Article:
FRANKFORT, Ky. - “[W]e have seized every opportunity for three decades to make punishments harsher on criminals. We have elevated an untold number of misdemeanors to felonies, have pushed sentences higher through reclassification of crimes and the enactment of a wide assortment of penalty enhancements, and have eliminated parole for a long and ever-expanding list of serious offenses…In fact, we have left very few areas of our criminal law untouched by a philosophy devoted almost exclusively to harsher punishment of offenders.” Professor Robert Lawson, PFO Law Reform, A Crucial First Step Toward Sentencing Sanity in Kentucky, 97 Kentucky Law Journal 1 (2008-2009).
“Conservatives correctly insist that government services be evaluated on whether they produce the best possible results at the lowest possible cost, but too often this lens of accountability has not focused as much on public safety policies as other areas of government. As such, corrections spending has expanded to become the second fastest growing area of state budgets—trailing only Medicaid.” From Statement of Principles, Right on Crime (2012).
Kentucky has an acute need for significant additional resources. The most immediate is that of meeting its pension obligations. According to the Pew Center on the states, “Today, Kentucky faces a $23.6 billion shortfall between what should have been set aside to pay future pension benefits and what has already been set aside. That sum is more than twice the revenue delivered by Kentucky’s entire tax system in 2011.” In addition, our state university system is grossly underfunded. Our judicial system closed courthouse doors several times last year. Medicaid continues to grow. State workers have received virtually no raise for the past 10 years. Simply put, we need additional resources to meet existing needs. None of this is new, but the problems are growing worse by the year.
A source of money not yet considered is in our correctional system. One source of additional revenue seldom mentioned is in our correctional system. Perhaps that is because we assume that public safety requires it. Kentucky spends almost $500 million per year to incarcerate and supervise 22,000+ inmates and over 41,444 (as of 2011) persons on probation and parole. Kentucky spends an additional $244 million (as of the Auditor’s Report in 2005) on jails (for misdemeanants and pretrial detainees). Over 19,000 persons in Kentucky are presently housed in our jails, including over 8000 persons incarcerated for a felony offense. Kentucky houses more felons in county jail than any other state except for Louisiana. Almost 2% of the Kentucky population is in prison, jail, or on probation or parole. One might assume that surely this level of spending is necessary to guarantee public safety, particularly when there are so many other competing needs. That is an erroneous assumption.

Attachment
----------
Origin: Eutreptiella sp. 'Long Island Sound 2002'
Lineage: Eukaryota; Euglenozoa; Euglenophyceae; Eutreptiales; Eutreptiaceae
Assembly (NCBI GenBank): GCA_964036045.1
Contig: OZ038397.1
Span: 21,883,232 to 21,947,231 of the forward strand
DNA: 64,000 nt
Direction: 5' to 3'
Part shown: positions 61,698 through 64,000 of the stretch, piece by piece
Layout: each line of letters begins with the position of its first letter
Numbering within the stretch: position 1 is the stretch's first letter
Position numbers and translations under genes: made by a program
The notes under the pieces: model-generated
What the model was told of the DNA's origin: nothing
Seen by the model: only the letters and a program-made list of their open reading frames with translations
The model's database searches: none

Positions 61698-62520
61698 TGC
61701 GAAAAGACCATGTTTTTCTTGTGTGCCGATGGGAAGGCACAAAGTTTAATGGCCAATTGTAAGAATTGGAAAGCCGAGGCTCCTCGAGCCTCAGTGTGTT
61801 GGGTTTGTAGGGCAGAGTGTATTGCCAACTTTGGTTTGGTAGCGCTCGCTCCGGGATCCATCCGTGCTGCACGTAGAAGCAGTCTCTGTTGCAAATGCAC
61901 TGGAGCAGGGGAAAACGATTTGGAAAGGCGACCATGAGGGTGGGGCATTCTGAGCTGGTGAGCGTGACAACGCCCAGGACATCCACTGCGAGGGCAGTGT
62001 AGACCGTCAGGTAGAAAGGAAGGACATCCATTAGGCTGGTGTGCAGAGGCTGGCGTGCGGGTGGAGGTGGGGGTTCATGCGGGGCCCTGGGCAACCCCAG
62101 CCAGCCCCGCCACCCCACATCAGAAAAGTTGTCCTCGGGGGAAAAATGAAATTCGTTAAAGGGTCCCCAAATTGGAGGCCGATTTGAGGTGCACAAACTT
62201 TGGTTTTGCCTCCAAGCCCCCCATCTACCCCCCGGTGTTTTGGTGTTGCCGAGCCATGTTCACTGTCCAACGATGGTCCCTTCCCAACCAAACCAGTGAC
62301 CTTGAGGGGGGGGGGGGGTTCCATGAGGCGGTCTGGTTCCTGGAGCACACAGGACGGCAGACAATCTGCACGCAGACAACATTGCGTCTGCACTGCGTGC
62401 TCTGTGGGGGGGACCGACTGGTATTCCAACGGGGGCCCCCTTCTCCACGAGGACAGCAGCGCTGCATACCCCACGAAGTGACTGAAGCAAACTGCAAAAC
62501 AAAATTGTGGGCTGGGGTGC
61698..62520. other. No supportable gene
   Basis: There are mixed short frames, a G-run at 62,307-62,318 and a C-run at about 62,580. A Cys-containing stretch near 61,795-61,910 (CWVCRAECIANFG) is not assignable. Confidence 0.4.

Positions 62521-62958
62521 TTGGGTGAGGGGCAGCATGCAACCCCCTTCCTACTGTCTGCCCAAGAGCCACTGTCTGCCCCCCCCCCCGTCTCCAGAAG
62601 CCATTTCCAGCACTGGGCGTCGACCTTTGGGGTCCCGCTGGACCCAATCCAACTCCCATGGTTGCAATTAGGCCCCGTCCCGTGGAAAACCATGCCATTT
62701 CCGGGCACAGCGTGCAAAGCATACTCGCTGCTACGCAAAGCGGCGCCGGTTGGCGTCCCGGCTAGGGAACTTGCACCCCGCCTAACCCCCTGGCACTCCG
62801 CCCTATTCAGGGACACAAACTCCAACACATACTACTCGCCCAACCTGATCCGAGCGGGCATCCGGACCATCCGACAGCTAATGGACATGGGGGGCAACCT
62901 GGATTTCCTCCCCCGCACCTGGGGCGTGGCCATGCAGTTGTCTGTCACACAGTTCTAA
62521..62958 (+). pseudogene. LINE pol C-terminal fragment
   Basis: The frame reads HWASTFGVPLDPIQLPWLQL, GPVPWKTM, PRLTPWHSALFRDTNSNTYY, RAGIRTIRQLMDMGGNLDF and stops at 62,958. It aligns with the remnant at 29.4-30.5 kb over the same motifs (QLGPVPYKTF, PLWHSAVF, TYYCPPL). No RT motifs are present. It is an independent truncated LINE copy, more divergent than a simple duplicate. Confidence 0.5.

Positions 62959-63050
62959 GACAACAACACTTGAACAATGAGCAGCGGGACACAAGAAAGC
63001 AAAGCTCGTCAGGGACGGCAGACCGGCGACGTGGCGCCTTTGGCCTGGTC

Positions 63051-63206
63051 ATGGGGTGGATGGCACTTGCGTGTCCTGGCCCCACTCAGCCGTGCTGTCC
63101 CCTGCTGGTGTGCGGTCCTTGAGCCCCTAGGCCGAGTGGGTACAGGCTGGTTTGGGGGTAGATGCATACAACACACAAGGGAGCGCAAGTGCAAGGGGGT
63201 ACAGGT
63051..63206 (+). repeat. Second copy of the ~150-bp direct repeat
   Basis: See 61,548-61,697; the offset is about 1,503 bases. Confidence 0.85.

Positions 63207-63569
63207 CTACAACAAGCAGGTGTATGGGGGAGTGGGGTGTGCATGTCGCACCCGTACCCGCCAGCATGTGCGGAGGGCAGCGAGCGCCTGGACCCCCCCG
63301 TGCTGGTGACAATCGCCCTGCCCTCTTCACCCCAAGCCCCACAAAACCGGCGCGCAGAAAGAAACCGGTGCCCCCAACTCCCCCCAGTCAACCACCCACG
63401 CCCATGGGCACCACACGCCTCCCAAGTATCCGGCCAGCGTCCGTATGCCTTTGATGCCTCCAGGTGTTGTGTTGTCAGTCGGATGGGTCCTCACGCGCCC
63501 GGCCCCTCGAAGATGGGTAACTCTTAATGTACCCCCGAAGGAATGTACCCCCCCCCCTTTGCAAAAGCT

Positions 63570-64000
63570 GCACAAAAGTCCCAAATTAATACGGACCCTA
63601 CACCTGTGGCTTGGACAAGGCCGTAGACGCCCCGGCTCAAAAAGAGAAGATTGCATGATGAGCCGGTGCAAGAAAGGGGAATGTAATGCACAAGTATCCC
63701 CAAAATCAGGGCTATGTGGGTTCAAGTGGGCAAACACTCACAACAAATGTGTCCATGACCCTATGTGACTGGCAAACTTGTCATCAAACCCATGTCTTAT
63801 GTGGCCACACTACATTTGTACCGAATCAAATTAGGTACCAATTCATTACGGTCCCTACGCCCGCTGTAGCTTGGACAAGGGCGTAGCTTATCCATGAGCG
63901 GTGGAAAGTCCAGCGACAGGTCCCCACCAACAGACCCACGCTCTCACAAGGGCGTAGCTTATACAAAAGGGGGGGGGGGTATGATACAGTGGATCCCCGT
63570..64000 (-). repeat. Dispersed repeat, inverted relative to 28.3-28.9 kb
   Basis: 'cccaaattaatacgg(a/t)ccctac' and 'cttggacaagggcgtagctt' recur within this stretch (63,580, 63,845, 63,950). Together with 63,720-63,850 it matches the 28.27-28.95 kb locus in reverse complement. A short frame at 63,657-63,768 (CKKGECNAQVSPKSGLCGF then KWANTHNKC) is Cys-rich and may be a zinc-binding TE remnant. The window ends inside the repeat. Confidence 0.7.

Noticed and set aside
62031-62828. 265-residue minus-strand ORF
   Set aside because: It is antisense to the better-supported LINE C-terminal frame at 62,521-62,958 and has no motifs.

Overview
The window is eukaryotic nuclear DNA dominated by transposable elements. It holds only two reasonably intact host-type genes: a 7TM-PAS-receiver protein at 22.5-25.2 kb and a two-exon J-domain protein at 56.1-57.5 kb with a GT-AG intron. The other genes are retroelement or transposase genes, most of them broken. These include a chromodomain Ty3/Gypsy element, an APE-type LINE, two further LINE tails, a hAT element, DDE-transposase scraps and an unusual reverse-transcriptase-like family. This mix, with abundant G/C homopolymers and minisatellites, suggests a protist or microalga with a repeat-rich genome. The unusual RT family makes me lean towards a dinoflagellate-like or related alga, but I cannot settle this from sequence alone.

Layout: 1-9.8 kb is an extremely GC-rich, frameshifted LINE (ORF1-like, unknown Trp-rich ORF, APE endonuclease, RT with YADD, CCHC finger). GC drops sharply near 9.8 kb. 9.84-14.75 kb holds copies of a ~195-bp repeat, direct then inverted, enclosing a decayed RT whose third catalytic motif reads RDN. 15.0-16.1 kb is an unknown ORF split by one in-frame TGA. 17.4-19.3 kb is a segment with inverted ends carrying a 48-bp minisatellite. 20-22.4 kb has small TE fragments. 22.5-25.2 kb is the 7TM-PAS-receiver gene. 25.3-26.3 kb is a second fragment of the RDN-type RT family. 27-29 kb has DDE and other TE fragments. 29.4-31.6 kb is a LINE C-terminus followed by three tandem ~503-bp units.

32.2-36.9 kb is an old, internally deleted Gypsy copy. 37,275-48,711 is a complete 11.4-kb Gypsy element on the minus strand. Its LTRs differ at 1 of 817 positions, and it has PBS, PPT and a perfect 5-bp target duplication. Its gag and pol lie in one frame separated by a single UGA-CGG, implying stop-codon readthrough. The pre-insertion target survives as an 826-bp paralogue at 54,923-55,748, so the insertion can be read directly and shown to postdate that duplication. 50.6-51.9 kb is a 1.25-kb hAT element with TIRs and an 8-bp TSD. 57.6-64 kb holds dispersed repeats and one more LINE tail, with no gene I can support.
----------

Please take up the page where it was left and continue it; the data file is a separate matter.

We have increased spending by 4 times since 1990 without increasing public safety. The Kentucky Association of Criminal Defense Lawyers believes that we can find additional resources through the cutting of corrections costs. We do not have to be satisfied with incarcerating 22,000 people at a cost of $1/2 billion per year. Laws we have passed since the Penal Code was written in the early 1970’s have dramatically increased the prison population and its costs. In 1980, Kentucky incarcerated only 3723 inmates and spent only $28.7 million annually to do so. Ten years later, Kentucky incarcerated 8824 and spent $129.1 million. By 2000, Kentucky incarcerated 15,444 and spent $273.9 million. Today we spend almost $500 million, and have spent approximately $1.8 billion during the past four years. This explosion in incarceration and spending on corrections was not in response to a crime wave; rather, it occurred because of decisions we made.
What goes up can come down. What if Kentucky set a goal to return to 2000 levels of incarceration and spending, or even 1990 levels? Could we do so without compromising public safety? Remember that at present our crime rate is no lower today than it was in 1970. What are we accomplishing with this bleeding of the public fisc? What could we do with $250 or $300 million dollars to resolve the pension crisis, or to treat drug addiction, or to fund fully our court system, or to lower tuition at our state universities, or to fund many of the other priorities we have?
The Kentucky Association of Criminal Defense Lawyers believes that we can pass reasonable legislation that would decrease prison costs while at the same time protecting public safety. While some decrease in the crime rate is as a result of harsher sentencing policies, most of the decrease is not. Harvard University sociologist Bruce Western has stated that increased incarceration accounts for only about 10 percent of the drop in crime rates, while William Spelman, a professor of public affairs at the University of Texas, believes that the